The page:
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Title: Impacts of foreign retail entry on the host country : the Canadian apparel industry
Author: Evans, Elizabeth
ISNI:       0000 0001 2410 139X
Awarding Body: University of Stirling
Current Institution: University of Stirling
Date of Award: 2012
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By the later decades of the twentieth century, retail internationalization was no longer the activity of a few multi-national retailers; revising the traditional view of retailing as a national business and the need to understand the process of internationalization. Academic research enriched the understanding of this activity, moving away from the early use of surveys to delve into the specific processes of the retailers in order to properly analyze foreign expansion activity. Initial research focused on the perspective of the firm, contributing to knowledge of the why, where, and how of the internationalization process. As this research expanded its scope, it became necessary for researchers to explore when internationalization occurs and to document what was the impact of internationalization on the host country. This call for research was made by Dawson (2003), who proposed a framework for the study of foreign impact on the domestic retailers of a host country. This study utilizes the Dawson model to measure, analyze, and explain the when and what of the retail internationalization process. In recognition of the complexity of the retail internationalization process, it was determined that the study would focus on one type of impact: changes in sectoral competitiveness. It was also determined that this study should be undertaken in a market and retail sector where substantial foreign entry had occurred and could potentially be measured, analyzed and explained. Therefore, the study is undertaken in the Canadian apparel sector between 1989 and 2007. The study was conducted as a mixed method research in two stages: an empirical study of market data and an interview study of industry experts. Since retail functions at the local level, the shopping centre was used as a microcosm of the market and provided empirical evidence to measure impacts in a temporal sense and by intensity. The interviews with industry experts were used to collaborate and explain the mall data, providing important first-hand context to explain the retail internationalization process. This study contributes to the validation of the Dawson model as a tool to measure and explain the impacts of foreign entry on a host country’s sectoral competitiveness, and through its methodology will provide the necessary modifications to the model for continued study of the retail internationalization process.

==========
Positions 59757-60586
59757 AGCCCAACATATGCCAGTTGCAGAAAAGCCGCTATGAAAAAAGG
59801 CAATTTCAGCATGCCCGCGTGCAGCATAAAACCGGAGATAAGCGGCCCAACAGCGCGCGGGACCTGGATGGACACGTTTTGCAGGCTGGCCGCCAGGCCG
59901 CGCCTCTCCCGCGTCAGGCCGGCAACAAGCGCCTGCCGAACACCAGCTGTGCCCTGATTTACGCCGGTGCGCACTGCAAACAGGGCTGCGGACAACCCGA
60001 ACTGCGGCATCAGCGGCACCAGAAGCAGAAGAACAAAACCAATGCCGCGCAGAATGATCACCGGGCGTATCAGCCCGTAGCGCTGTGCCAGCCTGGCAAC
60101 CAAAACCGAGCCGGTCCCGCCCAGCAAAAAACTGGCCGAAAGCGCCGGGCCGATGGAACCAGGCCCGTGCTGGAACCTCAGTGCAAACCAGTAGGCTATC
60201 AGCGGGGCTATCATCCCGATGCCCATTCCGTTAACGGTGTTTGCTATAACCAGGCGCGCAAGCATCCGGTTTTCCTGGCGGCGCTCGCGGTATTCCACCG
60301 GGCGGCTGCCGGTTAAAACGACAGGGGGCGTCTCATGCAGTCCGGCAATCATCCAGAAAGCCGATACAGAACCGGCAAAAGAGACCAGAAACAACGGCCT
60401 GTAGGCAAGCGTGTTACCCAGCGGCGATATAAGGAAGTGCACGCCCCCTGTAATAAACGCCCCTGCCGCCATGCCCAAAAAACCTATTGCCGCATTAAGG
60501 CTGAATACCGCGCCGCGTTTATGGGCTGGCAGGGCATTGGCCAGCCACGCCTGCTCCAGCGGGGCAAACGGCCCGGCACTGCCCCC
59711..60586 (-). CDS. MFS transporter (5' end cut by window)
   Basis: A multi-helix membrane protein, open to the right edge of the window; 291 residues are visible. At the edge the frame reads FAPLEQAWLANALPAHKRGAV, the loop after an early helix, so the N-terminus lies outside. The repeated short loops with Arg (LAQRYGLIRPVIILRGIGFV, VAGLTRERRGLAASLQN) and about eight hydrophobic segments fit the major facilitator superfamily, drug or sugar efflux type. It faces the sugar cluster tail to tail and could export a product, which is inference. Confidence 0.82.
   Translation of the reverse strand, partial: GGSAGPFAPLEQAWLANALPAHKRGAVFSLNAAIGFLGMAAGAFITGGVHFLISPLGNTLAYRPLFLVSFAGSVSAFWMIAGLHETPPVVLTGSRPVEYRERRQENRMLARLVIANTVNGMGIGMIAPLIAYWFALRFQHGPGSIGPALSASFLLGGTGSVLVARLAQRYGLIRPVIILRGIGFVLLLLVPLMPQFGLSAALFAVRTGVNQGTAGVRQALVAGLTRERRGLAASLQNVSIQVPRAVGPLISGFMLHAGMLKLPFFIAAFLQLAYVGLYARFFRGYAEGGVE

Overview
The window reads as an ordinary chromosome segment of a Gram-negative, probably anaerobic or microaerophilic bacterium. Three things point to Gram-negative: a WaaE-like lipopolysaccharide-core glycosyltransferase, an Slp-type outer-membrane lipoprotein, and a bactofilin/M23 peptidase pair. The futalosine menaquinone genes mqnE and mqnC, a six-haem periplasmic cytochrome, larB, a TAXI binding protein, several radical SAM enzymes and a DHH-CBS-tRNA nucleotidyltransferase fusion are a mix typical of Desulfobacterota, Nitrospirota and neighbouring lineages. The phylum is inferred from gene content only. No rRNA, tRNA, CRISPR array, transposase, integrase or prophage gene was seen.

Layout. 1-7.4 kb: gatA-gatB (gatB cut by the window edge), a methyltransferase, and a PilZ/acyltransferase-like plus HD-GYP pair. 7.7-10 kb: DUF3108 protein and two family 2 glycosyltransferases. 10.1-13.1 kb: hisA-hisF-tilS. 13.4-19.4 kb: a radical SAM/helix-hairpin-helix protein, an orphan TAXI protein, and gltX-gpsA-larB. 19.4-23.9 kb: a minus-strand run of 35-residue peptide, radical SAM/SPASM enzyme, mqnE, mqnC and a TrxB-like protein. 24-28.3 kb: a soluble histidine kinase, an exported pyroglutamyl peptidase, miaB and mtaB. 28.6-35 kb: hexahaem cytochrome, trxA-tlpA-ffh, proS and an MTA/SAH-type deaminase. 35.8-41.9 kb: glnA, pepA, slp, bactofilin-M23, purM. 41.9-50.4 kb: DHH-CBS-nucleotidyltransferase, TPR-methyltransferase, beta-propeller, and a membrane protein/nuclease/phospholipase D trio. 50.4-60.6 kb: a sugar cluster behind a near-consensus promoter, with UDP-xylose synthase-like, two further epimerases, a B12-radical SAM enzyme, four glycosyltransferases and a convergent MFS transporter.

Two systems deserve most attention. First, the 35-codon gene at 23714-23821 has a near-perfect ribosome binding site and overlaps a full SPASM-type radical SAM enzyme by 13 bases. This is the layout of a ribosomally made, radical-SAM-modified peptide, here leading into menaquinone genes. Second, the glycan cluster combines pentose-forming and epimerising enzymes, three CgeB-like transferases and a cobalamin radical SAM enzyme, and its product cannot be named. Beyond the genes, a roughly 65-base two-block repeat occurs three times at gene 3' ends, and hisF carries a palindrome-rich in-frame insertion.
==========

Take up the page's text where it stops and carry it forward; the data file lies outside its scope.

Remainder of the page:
Supervisor: Burt, Steven; Sparks, Leigh Sponsor: Not available
Qualification Name: Thesis (Ph.D.) Qualification Level: Doctoral
EThOS ID:  DOI: Not available
Keywords: retail ; internationalisation ; apparel ; Canada ; impact of foreign entry ; innovation ; sectoral competitiveness ; Dawson Model of Impacts ; global perspective ; retail brand ; shopping centres ; fashion retail ; Fashion merchandising Canada ; Clothing trade Canada